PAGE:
The Java Community Process (JCP) program runs smoothly thanks to the dedication of the
Program Management Office (PMO) staff. These individuals bring not only a wealth of diverse
technical, academic, and personal training and experience to the task of nurturing the community,
but they also share a passionate enthusiasm for Java technology and the community that is evolving
Joe Strzemp (silent z!?) is the web engineer for the JCP Program
Management Office (PMO). Simply said, Joe writes, "Working through
various development technologies "du jour" over the years, Java has
become my absolute favorite for many of the often touted reasons for
others choosing Java as their first or favorite choice, but also
because it just plain works. The rich programming environment offered
by Java is just phenomenal. Though I do occasionally quietly promote
Java privately, I'm less about fanatical platform promote-ism and more
about getting *real* industrial strength, scalable, and secure work
done, and Java allows me to do that, so I'll just leave it at that."
In a small group like the JCP PMO, people take on several functional
roles and wear many hats. Besides creating new features for the
jcp.org web site, he also does servicing of the web server, database
support, back-end tools and ancillary services, and working on some of
the more complicated web content for jcp.org, along with general
support for the JCP PMO, and end-user support.
Prior to his joining the JCP Program Management Office, Joe worked in
Rob Gingell's Architecture and Technology group at Sun Microsystems.
His last project while there was to help in delivering the Solaris
source code into the hands of the user community as part of what
eventually became OpenSolaris. The JCP program lived under Rob's
group, and Joe made the transition to a position within the JCP
utilizing his UNIX and web development skills.
Originally from Chicago, Illinois, Joe received his bachelor's degree
from the University of Illinois in Computer Science and Electrical
Engineering. While there, he led a study of how engineers debug code
and the radically different approaches they take to debugging. A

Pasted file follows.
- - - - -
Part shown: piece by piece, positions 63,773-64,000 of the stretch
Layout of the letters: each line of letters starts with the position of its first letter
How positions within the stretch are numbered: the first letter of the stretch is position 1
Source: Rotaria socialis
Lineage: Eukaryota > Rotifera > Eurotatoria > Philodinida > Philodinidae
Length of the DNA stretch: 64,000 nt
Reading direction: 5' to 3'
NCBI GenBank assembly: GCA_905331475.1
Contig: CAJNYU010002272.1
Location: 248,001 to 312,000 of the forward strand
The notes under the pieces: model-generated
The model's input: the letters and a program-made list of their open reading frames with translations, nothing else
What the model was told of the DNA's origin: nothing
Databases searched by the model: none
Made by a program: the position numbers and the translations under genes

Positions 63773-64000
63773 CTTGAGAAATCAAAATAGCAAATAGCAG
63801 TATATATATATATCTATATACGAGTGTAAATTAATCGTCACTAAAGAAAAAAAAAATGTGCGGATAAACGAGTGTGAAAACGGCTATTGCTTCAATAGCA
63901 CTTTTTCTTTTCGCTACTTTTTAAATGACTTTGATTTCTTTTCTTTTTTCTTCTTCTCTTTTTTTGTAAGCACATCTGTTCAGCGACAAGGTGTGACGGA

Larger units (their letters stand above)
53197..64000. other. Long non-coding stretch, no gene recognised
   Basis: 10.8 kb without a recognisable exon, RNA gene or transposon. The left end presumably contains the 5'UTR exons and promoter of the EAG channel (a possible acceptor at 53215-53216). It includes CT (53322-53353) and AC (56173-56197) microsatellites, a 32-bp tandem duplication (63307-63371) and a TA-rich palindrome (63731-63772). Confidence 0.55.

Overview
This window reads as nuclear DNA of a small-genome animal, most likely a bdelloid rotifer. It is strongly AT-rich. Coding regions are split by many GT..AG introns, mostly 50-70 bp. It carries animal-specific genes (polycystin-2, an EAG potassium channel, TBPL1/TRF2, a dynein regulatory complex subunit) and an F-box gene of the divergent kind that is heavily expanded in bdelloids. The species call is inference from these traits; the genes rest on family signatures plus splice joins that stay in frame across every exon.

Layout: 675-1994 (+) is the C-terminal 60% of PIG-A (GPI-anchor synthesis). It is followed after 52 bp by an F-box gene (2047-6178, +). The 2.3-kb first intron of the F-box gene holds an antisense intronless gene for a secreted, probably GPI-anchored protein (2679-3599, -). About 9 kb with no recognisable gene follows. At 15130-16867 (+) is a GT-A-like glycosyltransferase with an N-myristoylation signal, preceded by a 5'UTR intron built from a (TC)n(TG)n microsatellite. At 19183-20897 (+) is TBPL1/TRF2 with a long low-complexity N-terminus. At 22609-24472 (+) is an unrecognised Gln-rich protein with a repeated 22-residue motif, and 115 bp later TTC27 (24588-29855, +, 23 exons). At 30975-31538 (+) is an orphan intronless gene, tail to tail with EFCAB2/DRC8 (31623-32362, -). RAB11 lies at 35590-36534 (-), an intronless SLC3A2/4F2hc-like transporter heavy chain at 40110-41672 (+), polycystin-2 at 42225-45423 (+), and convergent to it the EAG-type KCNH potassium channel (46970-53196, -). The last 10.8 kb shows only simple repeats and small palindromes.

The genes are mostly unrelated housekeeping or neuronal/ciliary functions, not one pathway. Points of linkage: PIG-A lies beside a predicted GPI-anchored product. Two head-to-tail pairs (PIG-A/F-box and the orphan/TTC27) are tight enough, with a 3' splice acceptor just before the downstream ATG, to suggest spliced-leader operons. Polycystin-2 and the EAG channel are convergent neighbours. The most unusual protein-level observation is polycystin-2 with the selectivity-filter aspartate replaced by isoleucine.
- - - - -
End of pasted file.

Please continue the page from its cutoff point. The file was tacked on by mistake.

particularly interesting result of the study was how differently people
process conflicting, confusing, and incomplete information. Although
the participants had very similar academic experience, the study
illustrated the radically different techniques used by individuals and
the widely varying abilities of engineers in problem solving.
Joe's personal experience with Java are behind his saying, "I like many
things about Java technology. As a developer, I find that I don't run
into many programming problems in Java technology. Instead, you're
left with logic and design problems, which are, well, far more
interesting. For me, Java raises the level at which I view programming
issues, the proverbial programming silver bullet. Java technology
provides the protection against typical programming errors so that
those types of issues rarely come into play."
Joe also likes the way Java technology makes "gigantic and massive"
projects such as the portal projects (JSRs 162, 167, 168) approachable,
"Because they stand on the foundation of prior projects and therefore
have a chance of being largely successful." Joe recalls a recent
article that stated that about 95% of all software projects exceed time
and cost estimates, and he feels that Java technology allows companies
to improve on hitting their targets.
Joe's professional interests include programming algorithms,
(in particular concurrency and synchronization issues (JSR 166:
Concurrency Utilities) and text and pattern matching methods), neural
networking, security, visualization, and debugging tools and
Besides spending time with his son and his daughter, his personal
interests include playing tennis, hiking, movies, music, and guitar.
He resides in the Bay Area in California.
Last updated: Oct 2009
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